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Debtors Must Provide Clear Evidence to Argue a Bankruptcy Appeal’s Mootness

Feb 27, 2020

With their Chapter 11 reorganization plan approved and underway, corporate debtors recently contested an appeal of their final settlement agreement, citing the appeal’s equitable and statutory mootness.

While District Judge Jane J. Boyle of the Fifth Circuit ultimately did dismiss the appeal, her decision to uphold the settlement was based on its merits alone.

In determining that this appeal was not moot, the judge acknowledged that other courts have applied expanded terms in “particularly messy” bankruptcy cases. But with her decision, Judge Boyle underscored the strict evidentiary requirements debtors must meet to invoke mootness for appeal dismissal. ‌

Case Background

The appeal followed the confirmation of a Chapter 11 reorganization plan filed by corporate debtors operating nursing homes. Under the plan, the debtors agreed to reject leases for unprofitable locations, restructuring their business around cost-effective facilities.‌

The landlord of a particular “unprofitable location” initially rejected this plan. After the landlord and debtors negotiated a global settlement of all outstanding disputes, a judge confirmed an arrangement that transferred the facility to a new owner.

However, the property’s guarantor appealed this settlement order — but not the confirmation or sale orders. Citing that the sale and the settlement were “inextricably intertwined,” the debtors contended that the appeal was equitably and statutorily moot.

When is an Appeal Considered Moot?

The Doctrine of Equitable Mootness allows a court to exercise its discretion to refuse to hear an appeal. In general, this consideration promotes the integrity of a bankruptcy court’s confirmation order and action triggered pursuant to that order.

In evaluating if an appeal is moot by this standard, courts must examine whether:

  • The appellant has obtained or sought a stay
  • The plan has been substantially carried out to date
  • The intent of the appeal would not impact the rights of third parties or the likelihood of successful plan execution
  • There are public policy concerns, such as the undermining of bankruptcy court decisions creditors rely on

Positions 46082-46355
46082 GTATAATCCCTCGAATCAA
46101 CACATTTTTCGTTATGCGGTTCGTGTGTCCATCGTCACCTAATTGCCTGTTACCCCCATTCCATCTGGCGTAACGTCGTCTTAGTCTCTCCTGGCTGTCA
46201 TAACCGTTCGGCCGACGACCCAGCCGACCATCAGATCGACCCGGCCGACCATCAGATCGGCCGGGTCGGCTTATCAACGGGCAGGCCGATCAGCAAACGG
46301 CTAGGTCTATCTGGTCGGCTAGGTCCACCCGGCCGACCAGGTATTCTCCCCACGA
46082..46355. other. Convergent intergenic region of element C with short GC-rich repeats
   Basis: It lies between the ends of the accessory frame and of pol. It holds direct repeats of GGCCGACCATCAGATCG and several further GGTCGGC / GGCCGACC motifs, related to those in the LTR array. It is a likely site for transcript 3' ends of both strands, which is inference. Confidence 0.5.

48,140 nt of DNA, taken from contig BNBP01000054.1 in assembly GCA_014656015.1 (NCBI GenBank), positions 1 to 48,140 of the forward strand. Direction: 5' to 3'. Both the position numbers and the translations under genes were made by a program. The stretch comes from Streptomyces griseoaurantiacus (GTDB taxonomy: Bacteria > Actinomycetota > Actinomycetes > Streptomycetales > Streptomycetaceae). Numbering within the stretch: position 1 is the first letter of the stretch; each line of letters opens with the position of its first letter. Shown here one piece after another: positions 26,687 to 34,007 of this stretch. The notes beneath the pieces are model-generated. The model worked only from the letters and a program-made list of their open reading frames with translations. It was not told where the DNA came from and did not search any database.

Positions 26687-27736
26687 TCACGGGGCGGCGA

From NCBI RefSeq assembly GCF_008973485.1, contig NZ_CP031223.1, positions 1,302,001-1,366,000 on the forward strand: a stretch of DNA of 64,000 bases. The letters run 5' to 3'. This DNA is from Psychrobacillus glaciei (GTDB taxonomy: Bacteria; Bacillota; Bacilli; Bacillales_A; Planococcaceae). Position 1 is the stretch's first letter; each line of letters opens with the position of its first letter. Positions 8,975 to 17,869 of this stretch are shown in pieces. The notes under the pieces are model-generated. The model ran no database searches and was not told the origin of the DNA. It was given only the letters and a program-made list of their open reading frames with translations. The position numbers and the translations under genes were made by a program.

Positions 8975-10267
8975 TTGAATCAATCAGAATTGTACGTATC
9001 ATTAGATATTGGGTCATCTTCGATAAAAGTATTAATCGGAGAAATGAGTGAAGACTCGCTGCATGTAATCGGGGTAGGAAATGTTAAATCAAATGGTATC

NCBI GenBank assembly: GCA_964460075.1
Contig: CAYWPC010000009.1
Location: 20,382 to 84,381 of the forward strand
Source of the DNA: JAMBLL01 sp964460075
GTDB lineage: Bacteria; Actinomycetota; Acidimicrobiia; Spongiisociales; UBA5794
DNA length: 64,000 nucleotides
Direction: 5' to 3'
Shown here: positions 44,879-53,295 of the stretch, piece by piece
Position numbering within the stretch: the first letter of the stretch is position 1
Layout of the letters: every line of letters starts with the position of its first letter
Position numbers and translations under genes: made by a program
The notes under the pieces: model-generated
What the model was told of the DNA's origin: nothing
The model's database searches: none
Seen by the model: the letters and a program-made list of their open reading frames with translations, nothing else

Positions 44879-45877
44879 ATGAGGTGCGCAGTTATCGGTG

There’s also the consideration of statutory mootness under Section 363(m) of the Bankruptcy Code. If an order authorizing the sale of assets is appealed, this provision works to ensure that settlement modifications or reversal do not affect the validity of an active sale to a buyer is acting in good faith.

The Fifth Circuit’s Application

In this case, the debtors argued for the appeal’s dismissal as moot because:

  • The appellant failed to obtain a stay pending appeal
  • The confirmed reorganization plan had been substantially consummated
  • All transactions under the settlement agreement had occurred

But the guarantor did not appeal the bankruptcy plan’s confirmation, only the global settlement between the estate and the debtors. This limited the disputes’ authority — and Judge Boyle noted that even if the court did extend mootness application to settlement agreements, transferring property ownership back to the estate would not have substantial secondary effects.

Further, Judge Boyle found no evidence that the facility’s sale had closed, contradicting statutory mootness requirements. Finding no validity in the debtors’ claims of equitable or statutory mootness, the court declined to dismiss the appeal on this basis.

Instead, Judge Boyle addressed the merit of the appeal itself. The guarantor contended that the bankruptcy court:

  • Erred in expediting the settlement agreement’s consideration
  • Should have ordered further discovery prior to its approval
  • Was not adequately apprised of all underlying disputes, thus misinformed in its decision to approve the agreement

Finding no abuse of discretion or error on the bankruptcy court’s behalf, Judge Boyle confirmed that it met its obligations while complying with Fifth Circuit rules. She ruled that the approved settlement is fair, equitable, and in the estate’s best interest, upholding the agreement and dismissing the appeal with prejudice.

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